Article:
Dear Tom and Ray:
I have a 2000 Mercury Mountaineer with 178,000 miles. I have a wife who also has many miles on her. I love my car, even with all its dents and its worn interior. It runs great and gets 16 mpg. My wife hates it. She says that it drives like a truck (it is a truck) and that she is embarrassed to be seen in it.
I have customized it to be towed behind our RV. It is great for hauling stuff, which I seem to do on a regular basis. It was paid for many years ago. Why should I buy a new car when the current one works perfectly fine? She says that it will break down any day and then I will be forced to buy a new car. How do I handle this marital/auto problem?
TOM: Gee, Howard. I would have thought your wife would see your devotion to this old, ugly heap as a source of great comfort.
RAY: Right. Now she knows she's not married to the kind of shallow guy who would dump an old car -- or an old wife -- just because it's seen better days. And is in need of some body work. But I guess she's not choosing to see it that way.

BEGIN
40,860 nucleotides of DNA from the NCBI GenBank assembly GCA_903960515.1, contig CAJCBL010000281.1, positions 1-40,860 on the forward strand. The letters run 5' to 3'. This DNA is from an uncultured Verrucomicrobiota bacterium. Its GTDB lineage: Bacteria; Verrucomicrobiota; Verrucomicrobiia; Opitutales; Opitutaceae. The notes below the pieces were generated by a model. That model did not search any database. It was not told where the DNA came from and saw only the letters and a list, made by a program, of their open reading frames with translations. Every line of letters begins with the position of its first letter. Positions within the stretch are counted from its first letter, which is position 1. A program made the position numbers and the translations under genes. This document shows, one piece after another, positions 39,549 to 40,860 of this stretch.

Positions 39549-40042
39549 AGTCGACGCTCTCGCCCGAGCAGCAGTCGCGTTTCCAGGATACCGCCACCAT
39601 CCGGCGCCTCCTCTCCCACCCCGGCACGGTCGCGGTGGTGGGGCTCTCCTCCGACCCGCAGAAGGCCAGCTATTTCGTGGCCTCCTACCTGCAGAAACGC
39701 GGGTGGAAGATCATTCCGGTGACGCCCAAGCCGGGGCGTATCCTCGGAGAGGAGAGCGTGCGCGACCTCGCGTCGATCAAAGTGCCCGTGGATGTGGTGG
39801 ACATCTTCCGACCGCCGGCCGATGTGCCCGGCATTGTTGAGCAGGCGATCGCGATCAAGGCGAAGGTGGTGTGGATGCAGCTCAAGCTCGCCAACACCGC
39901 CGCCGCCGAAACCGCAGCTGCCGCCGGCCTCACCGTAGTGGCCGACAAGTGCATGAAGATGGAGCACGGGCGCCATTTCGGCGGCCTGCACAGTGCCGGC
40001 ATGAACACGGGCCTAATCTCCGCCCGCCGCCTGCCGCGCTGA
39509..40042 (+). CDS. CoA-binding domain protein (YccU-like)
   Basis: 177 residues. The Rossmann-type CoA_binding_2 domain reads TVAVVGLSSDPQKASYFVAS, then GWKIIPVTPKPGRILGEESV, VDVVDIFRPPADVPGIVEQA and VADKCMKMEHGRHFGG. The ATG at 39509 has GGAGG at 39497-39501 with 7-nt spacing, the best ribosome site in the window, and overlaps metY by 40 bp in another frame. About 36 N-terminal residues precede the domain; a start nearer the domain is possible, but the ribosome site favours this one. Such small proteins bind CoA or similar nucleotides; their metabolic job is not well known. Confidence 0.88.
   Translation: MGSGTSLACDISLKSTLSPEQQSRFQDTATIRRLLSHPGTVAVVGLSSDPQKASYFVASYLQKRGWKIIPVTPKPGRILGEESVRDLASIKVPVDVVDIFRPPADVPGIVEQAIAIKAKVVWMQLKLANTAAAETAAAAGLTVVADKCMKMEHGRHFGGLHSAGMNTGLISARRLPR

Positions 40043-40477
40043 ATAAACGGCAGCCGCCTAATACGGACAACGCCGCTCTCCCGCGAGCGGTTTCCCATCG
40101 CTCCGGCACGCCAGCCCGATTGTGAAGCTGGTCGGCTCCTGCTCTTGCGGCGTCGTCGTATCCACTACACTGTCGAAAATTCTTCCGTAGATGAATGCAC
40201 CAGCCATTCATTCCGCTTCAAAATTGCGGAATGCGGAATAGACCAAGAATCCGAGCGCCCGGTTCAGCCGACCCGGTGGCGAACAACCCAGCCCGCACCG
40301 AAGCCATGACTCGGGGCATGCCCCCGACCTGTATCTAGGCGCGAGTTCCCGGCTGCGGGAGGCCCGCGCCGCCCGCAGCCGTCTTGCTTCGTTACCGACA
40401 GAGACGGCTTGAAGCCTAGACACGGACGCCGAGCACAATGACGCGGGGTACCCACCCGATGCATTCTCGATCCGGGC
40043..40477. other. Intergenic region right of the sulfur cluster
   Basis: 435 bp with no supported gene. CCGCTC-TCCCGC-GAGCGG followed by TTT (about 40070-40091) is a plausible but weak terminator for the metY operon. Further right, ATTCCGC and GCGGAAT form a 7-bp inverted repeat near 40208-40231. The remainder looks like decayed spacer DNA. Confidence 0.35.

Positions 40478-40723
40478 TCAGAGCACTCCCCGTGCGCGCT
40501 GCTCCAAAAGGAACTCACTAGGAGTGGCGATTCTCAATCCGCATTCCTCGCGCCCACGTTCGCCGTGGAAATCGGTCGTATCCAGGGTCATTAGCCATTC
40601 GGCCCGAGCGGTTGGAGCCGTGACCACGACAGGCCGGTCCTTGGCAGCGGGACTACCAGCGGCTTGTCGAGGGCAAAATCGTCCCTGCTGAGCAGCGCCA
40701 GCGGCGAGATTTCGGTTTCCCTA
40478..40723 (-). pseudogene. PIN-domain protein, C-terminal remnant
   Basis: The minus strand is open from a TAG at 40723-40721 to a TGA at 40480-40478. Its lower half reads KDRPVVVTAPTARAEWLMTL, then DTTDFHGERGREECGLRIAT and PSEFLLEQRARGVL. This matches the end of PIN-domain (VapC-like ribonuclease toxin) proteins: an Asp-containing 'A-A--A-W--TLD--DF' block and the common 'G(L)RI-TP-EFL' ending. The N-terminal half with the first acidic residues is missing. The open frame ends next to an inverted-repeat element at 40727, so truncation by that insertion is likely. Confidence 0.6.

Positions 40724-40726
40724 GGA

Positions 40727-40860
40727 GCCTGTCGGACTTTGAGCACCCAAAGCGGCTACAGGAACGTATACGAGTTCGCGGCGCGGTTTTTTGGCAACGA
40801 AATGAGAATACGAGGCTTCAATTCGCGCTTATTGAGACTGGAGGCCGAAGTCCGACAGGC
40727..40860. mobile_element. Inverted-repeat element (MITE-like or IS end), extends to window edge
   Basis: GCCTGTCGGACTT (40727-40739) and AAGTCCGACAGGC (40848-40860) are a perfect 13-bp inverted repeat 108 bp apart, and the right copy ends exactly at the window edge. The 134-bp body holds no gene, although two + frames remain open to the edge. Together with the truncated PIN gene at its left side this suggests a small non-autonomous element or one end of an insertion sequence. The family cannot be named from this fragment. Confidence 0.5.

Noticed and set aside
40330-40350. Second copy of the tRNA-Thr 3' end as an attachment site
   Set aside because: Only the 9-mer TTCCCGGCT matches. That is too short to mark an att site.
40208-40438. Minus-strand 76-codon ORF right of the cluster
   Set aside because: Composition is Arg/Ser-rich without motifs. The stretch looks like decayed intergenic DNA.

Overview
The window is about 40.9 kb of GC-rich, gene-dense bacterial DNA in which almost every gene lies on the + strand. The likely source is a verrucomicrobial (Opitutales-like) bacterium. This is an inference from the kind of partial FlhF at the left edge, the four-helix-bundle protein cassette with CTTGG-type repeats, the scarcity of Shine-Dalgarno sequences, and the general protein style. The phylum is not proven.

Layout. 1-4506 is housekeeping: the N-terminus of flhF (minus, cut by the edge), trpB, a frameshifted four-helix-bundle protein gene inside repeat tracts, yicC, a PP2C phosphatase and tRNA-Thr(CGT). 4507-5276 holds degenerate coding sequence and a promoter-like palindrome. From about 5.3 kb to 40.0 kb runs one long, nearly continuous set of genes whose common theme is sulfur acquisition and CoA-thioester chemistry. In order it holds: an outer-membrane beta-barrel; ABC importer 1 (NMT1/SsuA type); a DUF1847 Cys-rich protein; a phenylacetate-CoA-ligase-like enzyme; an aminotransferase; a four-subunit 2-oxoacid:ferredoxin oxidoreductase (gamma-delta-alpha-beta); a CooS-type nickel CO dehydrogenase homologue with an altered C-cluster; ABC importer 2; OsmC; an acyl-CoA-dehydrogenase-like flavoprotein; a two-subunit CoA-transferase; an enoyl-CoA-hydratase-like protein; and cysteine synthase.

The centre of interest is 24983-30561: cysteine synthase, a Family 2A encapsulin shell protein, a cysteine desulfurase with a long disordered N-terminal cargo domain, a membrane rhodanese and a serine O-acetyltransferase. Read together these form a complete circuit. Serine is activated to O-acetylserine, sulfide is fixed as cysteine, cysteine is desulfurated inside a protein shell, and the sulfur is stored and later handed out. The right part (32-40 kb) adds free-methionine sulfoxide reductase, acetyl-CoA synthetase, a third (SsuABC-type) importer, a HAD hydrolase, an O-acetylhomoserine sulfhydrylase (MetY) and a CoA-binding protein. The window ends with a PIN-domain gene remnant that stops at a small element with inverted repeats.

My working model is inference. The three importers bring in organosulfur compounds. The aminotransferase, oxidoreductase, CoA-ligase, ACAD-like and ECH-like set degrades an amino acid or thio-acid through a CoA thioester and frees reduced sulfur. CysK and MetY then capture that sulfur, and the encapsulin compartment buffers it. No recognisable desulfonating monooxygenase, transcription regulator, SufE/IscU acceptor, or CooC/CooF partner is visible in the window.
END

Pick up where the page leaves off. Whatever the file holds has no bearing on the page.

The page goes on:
TOM: I sympathize with you, Howard. You've got a perfectly good car that serves your needs. Why add a car payment to your life when you don't have to?
RAY: On the other hand, your wife hates this car and is embarrassed to be seen in it. And when she's not happy, nobody's happy, right?
TOM: So here's my suggestion. First, have the car thoroughly inspected by a good mechanic, and find out what kind of shape it's really in. If the compression is low and it's burning oil, and the transmission fluid is black, then you'll know its days are numbered, and you can be gracious and tell your wife that if it makes her happy, you'll start planning for a new car.
RAY: But if the Mountaineer is in good shape overall, then consider an inexpensive paint job and some interior detailing.
TOM: It may just be that if the truck were one color again and the inside stopped smelling like manure, she might be more inclined to put up with this truck for another couple of years. Ask her.
RAY: But in either case, you'd be wise to start a new-car savings fund right away. With 178,000 miles on it, it might not be ready for the boneyard yet, but it's circling for a landing.